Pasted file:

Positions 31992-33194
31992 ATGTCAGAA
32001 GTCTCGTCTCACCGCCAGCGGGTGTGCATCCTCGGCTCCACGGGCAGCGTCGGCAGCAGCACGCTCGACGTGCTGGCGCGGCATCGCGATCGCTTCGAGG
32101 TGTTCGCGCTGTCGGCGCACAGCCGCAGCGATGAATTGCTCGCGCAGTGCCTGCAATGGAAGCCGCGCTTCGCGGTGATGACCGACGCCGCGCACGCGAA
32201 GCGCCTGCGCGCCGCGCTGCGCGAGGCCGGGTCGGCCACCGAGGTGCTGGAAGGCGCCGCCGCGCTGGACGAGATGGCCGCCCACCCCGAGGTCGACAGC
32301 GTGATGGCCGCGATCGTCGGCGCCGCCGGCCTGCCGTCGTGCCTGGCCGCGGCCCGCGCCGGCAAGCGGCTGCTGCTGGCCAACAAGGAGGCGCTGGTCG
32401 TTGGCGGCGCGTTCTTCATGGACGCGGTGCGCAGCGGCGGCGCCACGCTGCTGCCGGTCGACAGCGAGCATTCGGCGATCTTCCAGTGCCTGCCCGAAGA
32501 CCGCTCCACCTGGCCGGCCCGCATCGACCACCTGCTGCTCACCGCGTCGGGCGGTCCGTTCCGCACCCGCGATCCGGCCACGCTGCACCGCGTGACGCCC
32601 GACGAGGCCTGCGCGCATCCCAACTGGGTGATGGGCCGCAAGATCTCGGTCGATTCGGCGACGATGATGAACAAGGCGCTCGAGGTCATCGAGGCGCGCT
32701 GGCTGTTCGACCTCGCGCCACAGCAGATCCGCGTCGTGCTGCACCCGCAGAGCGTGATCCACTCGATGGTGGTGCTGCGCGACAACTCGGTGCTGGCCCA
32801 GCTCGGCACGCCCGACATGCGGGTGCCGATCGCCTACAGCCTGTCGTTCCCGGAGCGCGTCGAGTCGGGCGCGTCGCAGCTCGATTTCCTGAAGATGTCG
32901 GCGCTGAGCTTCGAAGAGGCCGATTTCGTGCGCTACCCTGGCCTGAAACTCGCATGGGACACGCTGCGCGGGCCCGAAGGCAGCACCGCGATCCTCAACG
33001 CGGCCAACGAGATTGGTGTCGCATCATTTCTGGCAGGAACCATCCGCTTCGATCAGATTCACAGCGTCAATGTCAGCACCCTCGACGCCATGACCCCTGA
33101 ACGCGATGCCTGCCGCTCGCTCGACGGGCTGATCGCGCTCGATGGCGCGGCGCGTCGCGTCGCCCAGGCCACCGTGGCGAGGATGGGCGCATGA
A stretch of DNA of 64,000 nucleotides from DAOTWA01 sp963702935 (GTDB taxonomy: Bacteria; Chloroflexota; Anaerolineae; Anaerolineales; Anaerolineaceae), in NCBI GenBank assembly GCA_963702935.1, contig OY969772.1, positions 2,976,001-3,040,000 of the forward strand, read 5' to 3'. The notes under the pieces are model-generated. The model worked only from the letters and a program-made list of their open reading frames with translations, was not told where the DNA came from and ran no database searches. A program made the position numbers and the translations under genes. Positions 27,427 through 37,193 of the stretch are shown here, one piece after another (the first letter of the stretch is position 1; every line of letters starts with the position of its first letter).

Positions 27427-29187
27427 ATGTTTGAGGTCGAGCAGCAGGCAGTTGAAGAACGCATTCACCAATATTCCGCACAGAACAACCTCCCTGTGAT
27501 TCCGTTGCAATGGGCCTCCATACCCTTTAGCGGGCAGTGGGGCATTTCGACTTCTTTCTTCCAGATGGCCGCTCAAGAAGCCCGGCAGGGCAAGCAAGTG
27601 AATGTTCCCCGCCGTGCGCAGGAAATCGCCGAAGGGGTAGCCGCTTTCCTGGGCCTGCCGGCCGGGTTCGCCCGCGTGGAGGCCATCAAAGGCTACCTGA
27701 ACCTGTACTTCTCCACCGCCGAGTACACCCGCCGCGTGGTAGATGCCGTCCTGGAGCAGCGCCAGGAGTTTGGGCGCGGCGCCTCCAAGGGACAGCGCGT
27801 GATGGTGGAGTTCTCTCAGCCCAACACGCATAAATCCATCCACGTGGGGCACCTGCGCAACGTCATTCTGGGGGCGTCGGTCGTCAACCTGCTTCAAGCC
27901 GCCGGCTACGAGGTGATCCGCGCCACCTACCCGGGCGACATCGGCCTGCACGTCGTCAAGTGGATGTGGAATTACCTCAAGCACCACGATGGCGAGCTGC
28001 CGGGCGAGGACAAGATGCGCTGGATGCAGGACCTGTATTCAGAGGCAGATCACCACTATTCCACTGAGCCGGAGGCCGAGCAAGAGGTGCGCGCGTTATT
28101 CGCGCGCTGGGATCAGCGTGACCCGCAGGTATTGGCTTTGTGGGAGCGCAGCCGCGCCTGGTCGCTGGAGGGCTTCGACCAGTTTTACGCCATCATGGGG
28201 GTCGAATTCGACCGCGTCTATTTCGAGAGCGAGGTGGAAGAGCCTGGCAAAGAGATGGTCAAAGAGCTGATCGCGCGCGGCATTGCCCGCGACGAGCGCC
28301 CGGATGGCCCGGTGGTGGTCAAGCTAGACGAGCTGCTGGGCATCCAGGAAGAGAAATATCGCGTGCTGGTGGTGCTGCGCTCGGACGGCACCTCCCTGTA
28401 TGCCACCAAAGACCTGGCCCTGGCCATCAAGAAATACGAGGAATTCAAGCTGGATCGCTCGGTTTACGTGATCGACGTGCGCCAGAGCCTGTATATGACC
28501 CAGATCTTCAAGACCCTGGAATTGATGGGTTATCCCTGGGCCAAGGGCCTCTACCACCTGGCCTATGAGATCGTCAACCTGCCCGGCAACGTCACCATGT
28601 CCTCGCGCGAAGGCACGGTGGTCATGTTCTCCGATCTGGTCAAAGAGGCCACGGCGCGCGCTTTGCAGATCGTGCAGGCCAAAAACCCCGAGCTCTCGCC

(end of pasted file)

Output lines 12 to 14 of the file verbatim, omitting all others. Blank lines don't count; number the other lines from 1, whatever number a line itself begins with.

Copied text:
32901 GCGCTGAGCTTCGAAGAGGCCGATTTCGTGCGCTACCCTGGCCTGAAACTCGCATGGGACACGCTGCGCGGGCCCGAAGGCAGCACCGCGATCCTCAACG
33001 CGGCCAACGAGATTGGTGTCGCATCATTTCTGGCAGGAACCATCCGCTTCGATCAGATTCACAGCGTCAATGTCAGCACCCTCGACGCCATGACCCCTGA
33101 ACGCGATGCCTGCCGCTCGCTCGACGGGCTGATCGCGCTCGATGGCGCGGCGCGTCGCGTCGCCCAGGCCACCGTGGCGAGGATGGGCGCATGA